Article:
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Get Over It

The opinions expressed by columnists are their own and do not necessarily represent the views of

Nobody cares one whit whether or not you consider Donald J. Trump your president. He is now the president of these United States of America. He won the election fair and square, by the rules — Electoral College and all — that everyone knew well in advance.


I won’t say, “Get over it!” Because you don’t have to get over it if you don’t want to—it’s a free country.

At least that’s the idea.

By the way, for the last eight years, I have encountered post after post on Facebook from folks proclaiming that Barack H. Obama wasn’t their president. I dismissed them like you dismissed them, as completely irrelevant. Beside the point, Obama was the president — elected both times by the rules.

And it wasn’t even very close.

On Friday, in the capital of our little piece of heaven, Mr. Trump was inaugurated as the 45th president. Some people rejoiced. At these words, I did as well:

“For too long, a small group in our nation’s capital has reaped the rewards of government while the people have borne the cost. Washington flourished, but the people did not share in its wealth. Politicians prospered, but the jobs left. And the factories closed.

“The establishment protected itself but not the citizens of our country. Their victories have not been your victories. Their triumphs have not been your triumphs. And while they celebrated in our nation’s capital, there was little to celebrate for struggling families all across our land. That all changes starting right here and right now, because this moment is your moment. It belongs to you.”

A commentator at National Public Radio compared Trump’s anti-Washington establishment remarks above to Ronald Reagan’s, which follow, from his 1981 inaugural address.


“In this present crisis, government is not the solution to our problem; government is the problem. From time to time we've been tempted to believe that society has become too complex to be managed by self-rule, that government by an elite group is superior to government for, by, and of the people. Well, if no one among us is capable of governing himself, then who among us has the capacity to govern someone else?”

Both men embraced the notion that ‘We, the People’ can regain power over those (in theory) serving as our representatives in the capital. This specific goal has so far proven difficult to implement — those (theoretical) Washington servants have resisted.

Mr. Reagan also emphasized the importance of the individual, and individual freedom, as the building block of a truly free society. And in my mind a safe society . . . for each individual . . . regardless of race, creed, or team color.

Conservatives rejoiced at these inaugurals; Liberals not so much. Liberals celebrated Mr. Obama’s two celebrations. Not conservatives.

My beautiful, brilliant, thoughtful niece came into town for the Women’s March on Washington yesterday to protest Mr. Trump’s ascension to power. And in favor of a certain political agenda, with which I happen to disagree in large measure, I rejoice at her action. Because good, caring people getting engaged in politics are anything but our country’s political problem.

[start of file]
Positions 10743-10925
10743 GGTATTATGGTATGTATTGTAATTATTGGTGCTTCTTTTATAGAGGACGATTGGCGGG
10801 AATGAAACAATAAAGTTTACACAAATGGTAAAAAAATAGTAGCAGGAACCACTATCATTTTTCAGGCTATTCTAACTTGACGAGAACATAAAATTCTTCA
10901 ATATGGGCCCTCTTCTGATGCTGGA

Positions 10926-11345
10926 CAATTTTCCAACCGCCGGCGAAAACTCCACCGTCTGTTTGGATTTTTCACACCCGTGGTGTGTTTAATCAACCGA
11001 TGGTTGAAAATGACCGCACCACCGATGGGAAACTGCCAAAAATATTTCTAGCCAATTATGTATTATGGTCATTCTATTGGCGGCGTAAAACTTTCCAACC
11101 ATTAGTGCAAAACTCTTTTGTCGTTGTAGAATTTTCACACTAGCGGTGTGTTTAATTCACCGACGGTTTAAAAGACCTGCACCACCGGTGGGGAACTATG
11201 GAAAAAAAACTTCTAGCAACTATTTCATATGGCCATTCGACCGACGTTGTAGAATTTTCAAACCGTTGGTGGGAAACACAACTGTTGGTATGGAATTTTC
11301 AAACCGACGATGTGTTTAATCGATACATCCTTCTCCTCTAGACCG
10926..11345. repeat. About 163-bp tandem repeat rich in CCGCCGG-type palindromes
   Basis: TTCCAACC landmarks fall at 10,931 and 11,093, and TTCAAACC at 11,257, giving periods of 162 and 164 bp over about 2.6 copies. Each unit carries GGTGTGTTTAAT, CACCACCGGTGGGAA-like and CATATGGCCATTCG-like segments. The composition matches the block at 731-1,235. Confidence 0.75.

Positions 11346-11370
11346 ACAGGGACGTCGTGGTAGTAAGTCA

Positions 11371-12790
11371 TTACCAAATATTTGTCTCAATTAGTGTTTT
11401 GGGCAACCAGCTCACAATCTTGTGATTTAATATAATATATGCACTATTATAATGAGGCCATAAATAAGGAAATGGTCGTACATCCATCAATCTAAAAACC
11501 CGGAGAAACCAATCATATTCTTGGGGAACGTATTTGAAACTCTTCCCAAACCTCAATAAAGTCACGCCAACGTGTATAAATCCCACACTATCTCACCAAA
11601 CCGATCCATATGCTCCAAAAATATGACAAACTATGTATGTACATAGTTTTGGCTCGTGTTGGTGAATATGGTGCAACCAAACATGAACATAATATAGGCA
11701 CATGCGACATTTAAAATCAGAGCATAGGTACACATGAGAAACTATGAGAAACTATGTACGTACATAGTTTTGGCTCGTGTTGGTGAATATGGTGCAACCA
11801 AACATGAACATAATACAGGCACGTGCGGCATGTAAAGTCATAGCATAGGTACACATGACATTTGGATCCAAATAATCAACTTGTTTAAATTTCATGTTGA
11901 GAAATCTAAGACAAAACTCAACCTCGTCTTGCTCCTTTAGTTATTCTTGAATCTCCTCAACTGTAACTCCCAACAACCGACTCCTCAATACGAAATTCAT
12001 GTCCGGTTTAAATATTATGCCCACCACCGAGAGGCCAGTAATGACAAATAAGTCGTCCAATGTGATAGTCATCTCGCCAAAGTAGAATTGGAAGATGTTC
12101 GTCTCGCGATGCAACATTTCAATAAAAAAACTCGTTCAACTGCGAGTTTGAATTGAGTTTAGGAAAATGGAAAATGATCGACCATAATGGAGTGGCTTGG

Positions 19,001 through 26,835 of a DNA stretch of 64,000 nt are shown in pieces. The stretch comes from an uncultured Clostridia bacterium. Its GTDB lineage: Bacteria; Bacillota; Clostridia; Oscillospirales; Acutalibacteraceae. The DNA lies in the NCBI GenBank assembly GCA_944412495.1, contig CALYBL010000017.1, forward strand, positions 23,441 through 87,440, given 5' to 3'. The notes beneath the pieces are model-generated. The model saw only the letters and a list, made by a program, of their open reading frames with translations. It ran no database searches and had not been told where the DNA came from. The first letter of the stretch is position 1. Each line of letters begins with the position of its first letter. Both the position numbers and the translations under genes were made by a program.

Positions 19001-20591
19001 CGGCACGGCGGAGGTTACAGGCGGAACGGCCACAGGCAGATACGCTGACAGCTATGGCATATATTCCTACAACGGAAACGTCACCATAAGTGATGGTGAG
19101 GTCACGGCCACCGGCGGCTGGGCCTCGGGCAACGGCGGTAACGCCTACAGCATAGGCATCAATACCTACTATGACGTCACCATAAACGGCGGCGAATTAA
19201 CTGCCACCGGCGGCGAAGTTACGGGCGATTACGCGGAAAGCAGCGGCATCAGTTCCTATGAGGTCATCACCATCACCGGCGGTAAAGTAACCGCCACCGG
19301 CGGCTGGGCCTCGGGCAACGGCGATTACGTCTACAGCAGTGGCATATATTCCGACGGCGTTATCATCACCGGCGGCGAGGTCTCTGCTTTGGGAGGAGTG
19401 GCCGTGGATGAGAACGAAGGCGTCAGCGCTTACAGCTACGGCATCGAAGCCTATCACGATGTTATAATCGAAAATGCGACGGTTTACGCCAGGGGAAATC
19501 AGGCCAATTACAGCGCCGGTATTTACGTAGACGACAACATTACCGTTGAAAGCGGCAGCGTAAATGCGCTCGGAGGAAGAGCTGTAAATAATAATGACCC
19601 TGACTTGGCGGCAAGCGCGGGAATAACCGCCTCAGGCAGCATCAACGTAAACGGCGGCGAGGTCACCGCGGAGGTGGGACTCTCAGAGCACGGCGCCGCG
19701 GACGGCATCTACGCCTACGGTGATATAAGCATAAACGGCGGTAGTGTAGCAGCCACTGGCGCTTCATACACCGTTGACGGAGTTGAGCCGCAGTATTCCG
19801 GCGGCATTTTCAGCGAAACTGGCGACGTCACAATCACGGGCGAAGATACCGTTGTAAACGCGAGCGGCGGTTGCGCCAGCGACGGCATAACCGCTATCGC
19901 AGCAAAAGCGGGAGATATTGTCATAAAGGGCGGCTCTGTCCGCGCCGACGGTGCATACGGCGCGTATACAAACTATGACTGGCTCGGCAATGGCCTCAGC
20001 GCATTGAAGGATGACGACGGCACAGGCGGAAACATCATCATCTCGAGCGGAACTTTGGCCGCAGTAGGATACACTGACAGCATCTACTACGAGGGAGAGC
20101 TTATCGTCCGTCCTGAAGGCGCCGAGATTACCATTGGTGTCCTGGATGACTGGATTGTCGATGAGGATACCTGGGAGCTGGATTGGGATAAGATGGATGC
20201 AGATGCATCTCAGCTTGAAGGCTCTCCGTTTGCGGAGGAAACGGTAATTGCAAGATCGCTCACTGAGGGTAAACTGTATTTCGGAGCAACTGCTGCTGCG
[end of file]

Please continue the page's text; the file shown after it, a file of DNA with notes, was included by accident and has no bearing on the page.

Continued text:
We can disagree without being disagreeable.

That’s absolutely essential in a national sense if the American people are to ever hold Washington politicians accountable. ‘United we stand, divided we fall’ and all.

Note: The political wedges dividing us haven’t simultaneously stopped Republicans or Democrats from enjoying high rates of re-election to Congress or stopped the growth of government power, or spending — the capital’s favorite metric.

Yet, along with the inauguration and the Women’s March, came acts of violence designed to disrupt Trump’s festivities. A limousine was burned, windows smashed out at various businesses (including a Starbucks where customers were filmed cowering under tables to avoid the onslaught), people punched in the face and police and citizens hit with rocks, bricks and chunks of concrete.

CNN’s Chris Cuomo referred to the disturbances as “some pockets of protest. . . some mixing it up with police. . . . Nothing major.” His account seemed disconnected from the tone of reporters on the scene and the violence and destruction displayed before viewers in living color.

Sadly, surprise is unwarranted. The campaign also saw numerous acts of violence. There was the Trump supporter who sucker-punched a protester, along with Trump’s provocative promise to pay legal costs for anyone mixing it up with disruptive opponents there. More menacing was the large-scale violence against people attending Trump rallies, most disturbingly in San Jose, California, when the city police force seemed to take the night off.


And in the aftermath, the violence seems to be condemned more on a partisan basis than a universal one. That has to change.

But don’t count on Mr. Trump to change it, or the Democrats in Congress. They benefit from the friction.

What about the news media? No, we better put reconciliation on our own plates to chew on and swallow.

That doesn’t mean to compromise any agenda or issue. It simply means to give those with whom we disagree the respect they deserve, to treat them as individuals and not stand-ins for “the other” group or gender or race or party or whatever.

It means supporting Pres. Trump when he’s right and opposing him when he’s wrong — not looking the other way, because he’s on the Red Team. It means our politics must be people- and principle-based, not partisan.

If ‘We, the People’ are to truly tame the political powers that have dominated Washington, you and I have work to do. I’m accepting help from all comers. Are you?

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